Architect: Aryeh Elhanani
Eternal Flame: Kosso Eloul
Southern gate: David Palombo Western gate: Bezalel Schatz

The Pillar of Heroism commemorates Jewish resistance during the Holocaust. The inscription on the concrete block reads: "Now and forever in memory of those who rebelled in the camps and ghettos, fought in the woods, in the underground and with the Allied forces; braved their way to Eretz Israel; and died sanctifying the name of God" .
Sculptor: Buki Schwartz

This unique memorial, hollowed out from an underground cavern, is a tribute to the approximately 1.5 million Jewish children who perished during the Holocaust. Walking through the memorial, the visitor will hear the names of murdered children, their ages and countries of origin in the background.
Architect: Moshe Safdie

A tribute to the great Polish-Jewish educator Dr. Henrik Goldschmidt, known by his pseudonym Janusz Korczak, who ran an orphanage in the Warsaw Ghetto. Despite his efforts to save his wards, Korczak and approximately 200 children from his orphanage were sent to the Treblinka death camp on August 5, 1942.
Sculptor: Boris Saktsier

The largest and most comprehensive repository of documentary material on the Holocaust in the world, the Archive contains approximately 62 million pages and more than 267,500 still photographs, as well as thousands of audio and videotaped testimonies of survivors. These may be accessed by the public and viewed in the appropriate rooms. Yad Vashem's library has the world's most comprehensive collection of books on the Holocaust. It houses more than 90,000 titles in many languages and thousands of periodicals.
Architect: Danny Lanski

The Family Plaza, located between the International School for Holocaust Studies and the Archives and Library Building, was built to commemorate the Jewish family in the Holocaust. On permanent display within the Plaza is a sculpture, strategically placed to overlook the impressive view of Jerusalem and its suburbs, by renowned artist, Menashe Kadishman.

Committed to promoting Holocaust education and transmitting the legacy of the Holocaust to the younger generations, the School offers educational activities to pupils, students and soldiers, holds  training seminars for teachers in Israel and overseas, arranges symposia, and offers on-line teaching courses. The team of experts at the school has developed a variety of educational programs and study aids on the Holocaust. For more information please call 02-6443654.
Architects: David Guggenheim, Daniel Minz

The International Institute for Holocaust Research plans and carries out research projects, organizes international seminars and conferences, and coordinates joint projects with research institutes around the world. The Institute also supports young research scholars, and publishes research theses and conference proceedings.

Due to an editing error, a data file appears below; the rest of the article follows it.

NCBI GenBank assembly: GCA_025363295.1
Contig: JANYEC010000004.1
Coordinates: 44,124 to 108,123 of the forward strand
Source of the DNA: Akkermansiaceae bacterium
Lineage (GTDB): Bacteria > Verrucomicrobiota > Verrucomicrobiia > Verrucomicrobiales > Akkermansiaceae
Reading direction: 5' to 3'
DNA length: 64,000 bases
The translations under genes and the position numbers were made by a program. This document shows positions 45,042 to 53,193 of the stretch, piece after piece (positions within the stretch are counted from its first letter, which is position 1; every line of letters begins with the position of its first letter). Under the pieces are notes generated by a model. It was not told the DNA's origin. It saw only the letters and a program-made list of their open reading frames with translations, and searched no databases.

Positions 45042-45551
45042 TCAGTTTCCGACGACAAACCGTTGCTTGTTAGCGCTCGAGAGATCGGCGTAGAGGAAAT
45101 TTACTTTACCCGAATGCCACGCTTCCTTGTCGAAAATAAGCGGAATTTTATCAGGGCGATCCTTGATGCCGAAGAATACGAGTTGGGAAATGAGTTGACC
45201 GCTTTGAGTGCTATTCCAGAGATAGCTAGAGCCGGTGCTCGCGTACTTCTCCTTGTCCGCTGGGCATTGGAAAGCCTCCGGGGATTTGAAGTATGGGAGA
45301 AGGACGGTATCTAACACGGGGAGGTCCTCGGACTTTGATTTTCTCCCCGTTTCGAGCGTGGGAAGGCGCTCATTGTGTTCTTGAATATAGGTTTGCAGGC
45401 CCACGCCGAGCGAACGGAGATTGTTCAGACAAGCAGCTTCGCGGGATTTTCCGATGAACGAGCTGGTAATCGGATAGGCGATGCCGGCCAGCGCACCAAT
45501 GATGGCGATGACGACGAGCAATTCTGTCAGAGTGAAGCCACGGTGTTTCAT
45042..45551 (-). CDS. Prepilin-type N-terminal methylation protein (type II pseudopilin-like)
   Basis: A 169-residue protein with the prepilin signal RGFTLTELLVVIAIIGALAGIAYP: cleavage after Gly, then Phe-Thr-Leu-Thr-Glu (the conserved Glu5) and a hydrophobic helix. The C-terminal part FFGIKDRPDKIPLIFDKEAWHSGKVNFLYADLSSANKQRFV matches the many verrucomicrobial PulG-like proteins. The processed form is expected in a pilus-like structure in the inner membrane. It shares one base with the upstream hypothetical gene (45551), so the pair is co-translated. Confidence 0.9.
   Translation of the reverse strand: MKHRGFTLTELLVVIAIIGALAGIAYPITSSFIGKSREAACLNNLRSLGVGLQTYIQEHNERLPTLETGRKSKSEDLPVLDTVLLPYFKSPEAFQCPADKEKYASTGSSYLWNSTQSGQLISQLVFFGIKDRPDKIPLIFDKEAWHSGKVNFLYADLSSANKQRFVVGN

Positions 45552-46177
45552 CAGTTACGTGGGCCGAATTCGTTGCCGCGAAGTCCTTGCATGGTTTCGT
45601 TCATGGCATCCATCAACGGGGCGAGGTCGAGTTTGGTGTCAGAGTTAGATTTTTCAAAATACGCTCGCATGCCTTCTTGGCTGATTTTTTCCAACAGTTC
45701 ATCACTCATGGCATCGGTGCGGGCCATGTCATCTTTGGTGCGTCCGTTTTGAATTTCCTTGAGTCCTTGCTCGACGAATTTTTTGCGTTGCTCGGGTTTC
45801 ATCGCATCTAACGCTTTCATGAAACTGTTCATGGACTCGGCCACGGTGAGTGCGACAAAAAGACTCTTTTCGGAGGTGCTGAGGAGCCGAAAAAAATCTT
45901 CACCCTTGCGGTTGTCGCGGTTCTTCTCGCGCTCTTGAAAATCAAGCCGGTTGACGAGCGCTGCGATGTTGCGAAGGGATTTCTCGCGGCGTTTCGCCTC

Approximately 1,500,000 Jews fought against the Nazis, as Allied soldiers, as partisans, in the resistance movements, and in the ghettos. This monument is dedicated to the hundreds of thousands who lost their lives in this struggle.
Sculptor: Bernard Fink

The Partisans' Panorama pays tribute to the Jewish fighters who joined the partisans during the Holocaust.  The sculpture at its center is entitled "For is the tree of the field man" (Deut. 20:19).  The sculptor, Zadok Ben-David, chose the tree as a symbol of the partisan fighter, whose life depended on the forest and its trees as a place to hide.  On a nearby stone the words of the partisans' anthem are engraved in Hebrew, Yiddish and English.
Architect: Dan Zur

The Valley is a massive 2.5 acre monument literally dug out of the natural bedrock. The names of over 5,000 Jewish communities that were destroyed or barely survived in the Holocaust are engraved on its 107 walls. In the center of the monument stands Beit Hakehillot, which houses a gallery for temporary exhibitions.  Visitors can also see a short film there, depicting the world that was.
Architects: Dan Zur and Lipa Yahalom

The Memorial to the Deportees was established at Yad Vashem as a monument to the millions of Jews herded onto cattle-cars and transported from all over Europe to the extermination camps. An original German cattle-car given to Yad Vashem by the Polish authorities stands at the center of the memorial site.  On the adjacent wall, the testimony of survivor Avraham Krzepicki is inscribed.
Architect: Moshe Safdie

The Wall of Remembrance consists of two sculptures set in a wall of red bricks, which symbolize the ghetto walls. In the center of the first sculpture, entitled "The Warsaw Ghetto Uprising", stands the leader of the uprising, Mordechai Anielewicz. The second sculpture, entitled "The Last March", depicts the mass deportation of the Jews to the death camps.